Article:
• The nuclear negotiations between world powers and Iran may need to be extended for a third time because the chances of reaching a final agreement by the June 30 deadline seem increasingly remote
  • There’s pent-up demand for the U.S. dollar that will underpin years of appreciation because the world is “structurally short” the dollar, according to investor and former IMF economist Stephen Jen
  • Sovereign bond yields mixed. Asian stocks mostly higher. European equities gain, U.S. equity-index futures lower. Crude oil higher, copper and gold decline
  • Hillary Clinton says she’s running for President
  • Presidents Barack Obama and Raul Castro met in historic first encounter
  • ECB criticizes Greek draft law protecting indebted home owners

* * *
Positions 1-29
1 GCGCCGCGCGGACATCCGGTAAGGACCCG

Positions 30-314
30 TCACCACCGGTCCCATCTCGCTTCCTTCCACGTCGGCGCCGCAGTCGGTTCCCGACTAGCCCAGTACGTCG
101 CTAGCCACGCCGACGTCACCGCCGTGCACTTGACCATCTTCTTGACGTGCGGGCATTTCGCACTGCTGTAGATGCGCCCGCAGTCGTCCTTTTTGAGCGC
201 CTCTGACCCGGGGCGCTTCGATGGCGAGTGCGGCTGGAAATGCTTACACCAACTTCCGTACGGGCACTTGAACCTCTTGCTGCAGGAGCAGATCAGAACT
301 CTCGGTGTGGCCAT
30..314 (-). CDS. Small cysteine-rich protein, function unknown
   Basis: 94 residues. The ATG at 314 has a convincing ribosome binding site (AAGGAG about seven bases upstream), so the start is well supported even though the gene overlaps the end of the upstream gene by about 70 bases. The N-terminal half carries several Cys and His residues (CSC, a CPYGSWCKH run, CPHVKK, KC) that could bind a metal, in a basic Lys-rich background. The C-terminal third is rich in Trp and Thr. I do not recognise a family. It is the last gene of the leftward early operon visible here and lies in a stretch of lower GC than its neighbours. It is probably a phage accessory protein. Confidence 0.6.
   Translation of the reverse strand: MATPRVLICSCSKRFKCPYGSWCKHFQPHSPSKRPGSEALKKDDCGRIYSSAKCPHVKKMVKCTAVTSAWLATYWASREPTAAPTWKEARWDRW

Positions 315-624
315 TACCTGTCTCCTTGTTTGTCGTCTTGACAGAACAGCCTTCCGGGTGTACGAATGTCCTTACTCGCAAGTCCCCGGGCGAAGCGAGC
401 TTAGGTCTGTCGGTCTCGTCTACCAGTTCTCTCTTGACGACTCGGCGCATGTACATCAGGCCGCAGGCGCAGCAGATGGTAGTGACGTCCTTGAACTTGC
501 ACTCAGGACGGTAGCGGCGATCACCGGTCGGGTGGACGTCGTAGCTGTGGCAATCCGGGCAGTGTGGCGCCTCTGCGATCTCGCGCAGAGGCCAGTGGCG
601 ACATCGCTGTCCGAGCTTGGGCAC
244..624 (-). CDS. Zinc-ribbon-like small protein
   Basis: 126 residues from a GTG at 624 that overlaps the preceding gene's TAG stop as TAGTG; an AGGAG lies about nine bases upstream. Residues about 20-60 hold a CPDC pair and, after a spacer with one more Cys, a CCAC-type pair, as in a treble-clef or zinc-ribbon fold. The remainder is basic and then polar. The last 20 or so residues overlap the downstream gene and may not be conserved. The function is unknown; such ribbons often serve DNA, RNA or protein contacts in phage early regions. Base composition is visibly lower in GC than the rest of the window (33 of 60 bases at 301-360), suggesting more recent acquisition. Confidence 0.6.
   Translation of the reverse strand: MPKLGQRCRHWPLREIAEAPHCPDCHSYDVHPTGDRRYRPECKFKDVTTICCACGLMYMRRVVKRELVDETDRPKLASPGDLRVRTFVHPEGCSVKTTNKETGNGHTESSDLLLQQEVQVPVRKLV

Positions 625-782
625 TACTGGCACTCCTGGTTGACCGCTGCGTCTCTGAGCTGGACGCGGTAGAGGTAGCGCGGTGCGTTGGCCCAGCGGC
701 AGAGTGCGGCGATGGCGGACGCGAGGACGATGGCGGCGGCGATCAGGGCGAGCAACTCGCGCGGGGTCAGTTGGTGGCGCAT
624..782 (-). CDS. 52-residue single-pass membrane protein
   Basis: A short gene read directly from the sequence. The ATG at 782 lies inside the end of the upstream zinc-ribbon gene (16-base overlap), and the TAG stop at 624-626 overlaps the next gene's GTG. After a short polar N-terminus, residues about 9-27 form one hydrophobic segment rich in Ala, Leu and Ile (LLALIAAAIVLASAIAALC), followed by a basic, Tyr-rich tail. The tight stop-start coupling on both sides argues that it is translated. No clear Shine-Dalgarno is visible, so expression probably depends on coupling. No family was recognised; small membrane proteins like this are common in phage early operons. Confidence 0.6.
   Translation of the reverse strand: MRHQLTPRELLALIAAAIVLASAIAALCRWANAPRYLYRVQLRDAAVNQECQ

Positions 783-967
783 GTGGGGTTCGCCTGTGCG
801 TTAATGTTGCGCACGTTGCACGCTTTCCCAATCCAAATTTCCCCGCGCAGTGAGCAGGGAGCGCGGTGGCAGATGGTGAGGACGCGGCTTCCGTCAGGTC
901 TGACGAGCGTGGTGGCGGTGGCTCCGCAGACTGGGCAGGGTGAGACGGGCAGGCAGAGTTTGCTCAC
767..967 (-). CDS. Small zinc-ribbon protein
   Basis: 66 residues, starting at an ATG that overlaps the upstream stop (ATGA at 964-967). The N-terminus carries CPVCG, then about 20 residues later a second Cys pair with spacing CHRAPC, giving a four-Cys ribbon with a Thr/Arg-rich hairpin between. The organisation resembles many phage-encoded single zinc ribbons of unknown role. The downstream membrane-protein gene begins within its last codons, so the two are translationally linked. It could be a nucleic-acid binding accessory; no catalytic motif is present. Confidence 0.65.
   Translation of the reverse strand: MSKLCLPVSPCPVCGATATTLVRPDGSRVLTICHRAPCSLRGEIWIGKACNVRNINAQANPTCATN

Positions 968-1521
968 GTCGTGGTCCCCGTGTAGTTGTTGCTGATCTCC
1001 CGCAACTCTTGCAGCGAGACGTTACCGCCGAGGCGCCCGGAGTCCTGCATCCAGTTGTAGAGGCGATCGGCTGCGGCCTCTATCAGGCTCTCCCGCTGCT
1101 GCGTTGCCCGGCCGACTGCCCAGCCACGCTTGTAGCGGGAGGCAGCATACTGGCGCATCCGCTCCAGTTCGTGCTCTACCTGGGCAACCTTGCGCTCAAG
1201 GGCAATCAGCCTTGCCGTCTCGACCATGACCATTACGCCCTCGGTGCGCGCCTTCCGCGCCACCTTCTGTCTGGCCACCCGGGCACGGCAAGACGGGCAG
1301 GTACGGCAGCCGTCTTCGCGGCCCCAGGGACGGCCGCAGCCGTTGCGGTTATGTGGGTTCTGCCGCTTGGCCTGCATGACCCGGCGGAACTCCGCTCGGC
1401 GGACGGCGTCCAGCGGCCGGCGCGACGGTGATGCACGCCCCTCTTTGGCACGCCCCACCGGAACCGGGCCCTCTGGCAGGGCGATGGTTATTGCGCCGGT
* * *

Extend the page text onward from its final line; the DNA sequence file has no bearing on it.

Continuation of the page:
• International Paper mulls GBP6b bid for Smurfit Kappa, Sky says
  • European banks seen selling $74b of property debt in 2015
  • Citigroup sees Gulf banks boosting borrowing after crude’s slump
  • Saudi Aramco mega deals boost EMEA Islamic loans to record start
  • Oil holds advance as recovery in Iran crude exports seen delayed
  • Peripheral spreads vs Germany narrowed on Friday, paring expansion seen earlier in the week, as European equities rose
  • Earlier widening took place amid supply and concerns over Greece

US Event Calendar

  • 2:00pm: Treasury Budget Statement, March, est. -$43.4b (prior -$36.9b); had been scheduled for April 10

 

DB's Jim Reid concludes the overnight event summary